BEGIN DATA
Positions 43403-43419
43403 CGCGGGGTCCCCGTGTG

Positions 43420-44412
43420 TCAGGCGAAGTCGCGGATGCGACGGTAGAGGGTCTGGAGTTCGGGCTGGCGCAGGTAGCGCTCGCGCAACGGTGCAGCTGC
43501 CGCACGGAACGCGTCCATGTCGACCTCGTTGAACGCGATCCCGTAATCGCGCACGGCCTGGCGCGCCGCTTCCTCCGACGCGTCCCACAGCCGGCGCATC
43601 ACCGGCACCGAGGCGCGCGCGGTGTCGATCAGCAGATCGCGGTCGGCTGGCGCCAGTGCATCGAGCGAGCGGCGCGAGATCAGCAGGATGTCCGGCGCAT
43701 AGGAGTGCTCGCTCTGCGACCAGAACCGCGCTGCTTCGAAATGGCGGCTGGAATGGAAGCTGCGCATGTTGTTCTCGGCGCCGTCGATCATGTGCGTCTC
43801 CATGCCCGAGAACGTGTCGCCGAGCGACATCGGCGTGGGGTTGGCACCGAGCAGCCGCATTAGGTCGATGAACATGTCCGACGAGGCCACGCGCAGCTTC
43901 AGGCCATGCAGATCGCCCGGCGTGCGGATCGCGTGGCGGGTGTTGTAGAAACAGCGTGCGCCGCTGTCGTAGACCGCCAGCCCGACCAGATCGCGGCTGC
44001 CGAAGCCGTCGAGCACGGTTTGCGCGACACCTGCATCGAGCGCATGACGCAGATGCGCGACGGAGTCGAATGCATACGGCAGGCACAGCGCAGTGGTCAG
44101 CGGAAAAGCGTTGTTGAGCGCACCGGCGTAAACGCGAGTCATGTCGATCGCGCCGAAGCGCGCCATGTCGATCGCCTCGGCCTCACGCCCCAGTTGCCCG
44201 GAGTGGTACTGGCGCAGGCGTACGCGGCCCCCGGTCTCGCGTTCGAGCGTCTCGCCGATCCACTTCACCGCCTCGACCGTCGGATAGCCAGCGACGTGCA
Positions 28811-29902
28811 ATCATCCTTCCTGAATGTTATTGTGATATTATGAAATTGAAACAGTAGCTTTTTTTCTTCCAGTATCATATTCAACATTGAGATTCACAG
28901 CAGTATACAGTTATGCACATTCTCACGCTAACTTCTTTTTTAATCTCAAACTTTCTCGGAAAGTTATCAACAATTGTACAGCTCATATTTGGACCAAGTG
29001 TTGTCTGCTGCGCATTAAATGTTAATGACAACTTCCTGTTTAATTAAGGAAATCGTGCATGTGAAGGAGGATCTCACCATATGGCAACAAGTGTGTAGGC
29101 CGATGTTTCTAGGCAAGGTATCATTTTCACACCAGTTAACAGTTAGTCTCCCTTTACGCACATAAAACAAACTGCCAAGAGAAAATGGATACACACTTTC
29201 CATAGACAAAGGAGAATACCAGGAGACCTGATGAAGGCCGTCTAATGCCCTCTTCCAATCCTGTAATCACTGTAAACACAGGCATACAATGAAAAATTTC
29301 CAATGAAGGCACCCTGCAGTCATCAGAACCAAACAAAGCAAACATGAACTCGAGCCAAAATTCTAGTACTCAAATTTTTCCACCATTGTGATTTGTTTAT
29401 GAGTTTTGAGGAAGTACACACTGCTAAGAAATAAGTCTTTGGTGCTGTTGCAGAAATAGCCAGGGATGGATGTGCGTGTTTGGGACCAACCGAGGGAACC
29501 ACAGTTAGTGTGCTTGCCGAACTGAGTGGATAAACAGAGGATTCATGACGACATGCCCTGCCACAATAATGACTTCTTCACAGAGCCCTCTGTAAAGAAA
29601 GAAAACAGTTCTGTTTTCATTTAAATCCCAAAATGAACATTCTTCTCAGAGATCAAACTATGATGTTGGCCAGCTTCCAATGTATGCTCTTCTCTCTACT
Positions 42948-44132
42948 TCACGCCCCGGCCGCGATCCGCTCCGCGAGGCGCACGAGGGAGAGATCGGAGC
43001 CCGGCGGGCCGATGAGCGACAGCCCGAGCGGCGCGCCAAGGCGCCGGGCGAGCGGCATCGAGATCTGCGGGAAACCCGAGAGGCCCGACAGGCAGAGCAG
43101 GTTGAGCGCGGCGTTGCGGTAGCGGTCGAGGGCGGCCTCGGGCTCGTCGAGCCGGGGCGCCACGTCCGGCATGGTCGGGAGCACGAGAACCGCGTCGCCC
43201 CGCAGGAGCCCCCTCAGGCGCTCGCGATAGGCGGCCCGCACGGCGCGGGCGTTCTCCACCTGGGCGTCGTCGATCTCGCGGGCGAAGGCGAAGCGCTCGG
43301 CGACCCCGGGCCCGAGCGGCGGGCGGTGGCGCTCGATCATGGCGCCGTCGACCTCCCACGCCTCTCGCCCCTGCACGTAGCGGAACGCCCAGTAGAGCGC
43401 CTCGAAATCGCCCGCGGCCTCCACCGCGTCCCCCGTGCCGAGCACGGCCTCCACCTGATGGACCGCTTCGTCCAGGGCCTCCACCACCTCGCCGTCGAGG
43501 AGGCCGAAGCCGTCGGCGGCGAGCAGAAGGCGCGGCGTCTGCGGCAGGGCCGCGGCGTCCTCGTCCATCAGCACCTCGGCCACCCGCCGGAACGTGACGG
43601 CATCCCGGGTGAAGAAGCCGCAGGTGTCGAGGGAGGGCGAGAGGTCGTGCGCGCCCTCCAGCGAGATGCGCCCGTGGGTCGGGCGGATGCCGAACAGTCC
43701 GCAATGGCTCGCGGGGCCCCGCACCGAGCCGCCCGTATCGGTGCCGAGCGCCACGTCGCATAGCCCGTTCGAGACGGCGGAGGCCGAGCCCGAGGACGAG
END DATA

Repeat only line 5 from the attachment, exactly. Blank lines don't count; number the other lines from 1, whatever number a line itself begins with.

43501 CGCACGGAACGCGTCCATGTCGACCTCGTTGAACGCGATCCCGTAATCGCGCACGGCCTGGCGCGCCGCTTCCTCCGACGCGTCCCACAGCCGGCGCATC